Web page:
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Activist Mantle Ridge seeking to replace Dollar Tree board


Activist investor Mantle Ridge has nominated a slate of directors to replace the entire board of Dollar Tree Inc and is urging the discount retailer to hire the former chairman of rival Dollar General Corp to a leadership role.
The New York-based investment firm said in a regulatory filing that it believes Dollar Tree “will benefit from a refresh of the membership of the board.”
Richard Dreiling served as chairman and chief executive officer of Dollar General from 2008 to 2015. Mantle Ridge’s 11 nominees for the board include its own founder, Paul Hilal.
Mantle Ridge owns a 5.7% stake in Dollar Tree and has been in talks with the board, it said in the filing. It also wants Dollar Tree to review its strategy. “We are disappointed that Mantle Ridge has been unwilling to engage constructively with the Dollar Tree board but has instead chosen to proceed in a hostile manner,” the company said in a statement.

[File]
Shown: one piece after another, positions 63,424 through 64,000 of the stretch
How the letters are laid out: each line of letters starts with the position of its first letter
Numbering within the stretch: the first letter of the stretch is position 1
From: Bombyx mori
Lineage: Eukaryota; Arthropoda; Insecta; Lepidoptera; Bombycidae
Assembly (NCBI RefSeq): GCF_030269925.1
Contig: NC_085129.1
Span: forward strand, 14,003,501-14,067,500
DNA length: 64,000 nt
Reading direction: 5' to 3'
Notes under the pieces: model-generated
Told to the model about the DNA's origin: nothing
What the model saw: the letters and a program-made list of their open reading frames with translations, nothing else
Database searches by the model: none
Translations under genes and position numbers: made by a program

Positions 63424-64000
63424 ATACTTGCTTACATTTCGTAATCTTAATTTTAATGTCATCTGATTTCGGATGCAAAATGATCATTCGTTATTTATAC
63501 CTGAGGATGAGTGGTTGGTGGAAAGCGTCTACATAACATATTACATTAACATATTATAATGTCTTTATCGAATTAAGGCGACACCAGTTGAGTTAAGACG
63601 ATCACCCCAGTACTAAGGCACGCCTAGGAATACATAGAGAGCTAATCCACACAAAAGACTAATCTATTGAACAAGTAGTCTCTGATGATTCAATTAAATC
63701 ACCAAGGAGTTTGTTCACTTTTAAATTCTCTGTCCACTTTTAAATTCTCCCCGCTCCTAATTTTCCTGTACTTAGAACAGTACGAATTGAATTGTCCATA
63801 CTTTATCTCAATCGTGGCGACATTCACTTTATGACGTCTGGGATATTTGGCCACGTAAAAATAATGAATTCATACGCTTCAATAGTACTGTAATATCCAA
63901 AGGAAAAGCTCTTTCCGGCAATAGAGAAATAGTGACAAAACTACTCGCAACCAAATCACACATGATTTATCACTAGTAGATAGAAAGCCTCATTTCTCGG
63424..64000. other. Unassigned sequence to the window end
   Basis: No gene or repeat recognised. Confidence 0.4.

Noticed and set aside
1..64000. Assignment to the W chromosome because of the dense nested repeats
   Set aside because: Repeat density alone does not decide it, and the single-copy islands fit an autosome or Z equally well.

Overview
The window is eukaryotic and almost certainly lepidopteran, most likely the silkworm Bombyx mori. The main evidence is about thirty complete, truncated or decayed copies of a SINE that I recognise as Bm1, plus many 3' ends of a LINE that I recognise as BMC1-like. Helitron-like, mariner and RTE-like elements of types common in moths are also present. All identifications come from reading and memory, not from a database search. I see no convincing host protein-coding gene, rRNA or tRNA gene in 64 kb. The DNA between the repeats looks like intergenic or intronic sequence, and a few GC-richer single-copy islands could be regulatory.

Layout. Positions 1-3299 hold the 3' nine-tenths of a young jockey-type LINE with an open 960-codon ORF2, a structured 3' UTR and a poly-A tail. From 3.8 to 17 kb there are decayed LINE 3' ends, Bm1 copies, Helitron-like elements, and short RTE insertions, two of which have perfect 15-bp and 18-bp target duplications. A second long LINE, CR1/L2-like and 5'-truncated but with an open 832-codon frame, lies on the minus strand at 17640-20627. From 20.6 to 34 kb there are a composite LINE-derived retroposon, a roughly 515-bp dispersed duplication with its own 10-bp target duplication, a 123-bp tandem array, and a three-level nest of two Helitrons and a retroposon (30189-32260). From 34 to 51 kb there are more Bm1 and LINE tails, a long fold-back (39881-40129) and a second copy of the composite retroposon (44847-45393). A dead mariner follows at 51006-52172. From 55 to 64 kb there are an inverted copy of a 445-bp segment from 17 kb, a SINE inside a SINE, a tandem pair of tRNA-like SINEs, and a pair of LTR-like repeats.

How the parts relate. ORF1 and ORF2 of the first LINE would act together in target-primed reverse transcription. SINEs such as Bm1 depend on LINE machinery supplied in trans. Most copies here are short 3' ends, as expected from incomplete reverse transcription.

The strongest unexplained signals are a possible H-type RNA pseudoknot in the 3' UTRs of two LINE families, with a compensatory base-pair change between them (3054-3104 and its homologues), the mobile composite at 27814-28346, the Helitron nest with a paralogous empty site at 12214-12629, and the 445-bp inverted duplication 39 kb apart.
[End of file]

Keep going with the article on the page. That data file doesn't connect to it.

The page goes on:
“Their overreach is not justified. They have not presented any ideas for how they would improve the business — and we are on an increasingly strong performance trajectory, based on initiatives we have been pursuing.”
Dollar Tree’s shares have risen 31% since Bloomberg News reported that Mantle Ridge was speaking to investors about building a stake in the company. The shares rose 2.3% to $141.55 in New York trading, giving the company a market value of $32 billion.
Tracing its roots to a variety store started in the 1950s, Dollar Tree, which is based in Chesapeake, Virginia, pioneered the concept of selling everything from toothpaste to toys for $1. The parent of Dollar Tree and Family Dollar stores has begun moving away from that model as inflation, supply-chain constraints and shifting consumer tastes have hurt its bottom line.
Last month, the company has said it will raise its prices so that the standard price point for its products will be $1.25 by April.
The company, which imports almost 90,000 shipping containers annually, has been especially hard hit by global shipping gridlock during the coronavirus pandemic.

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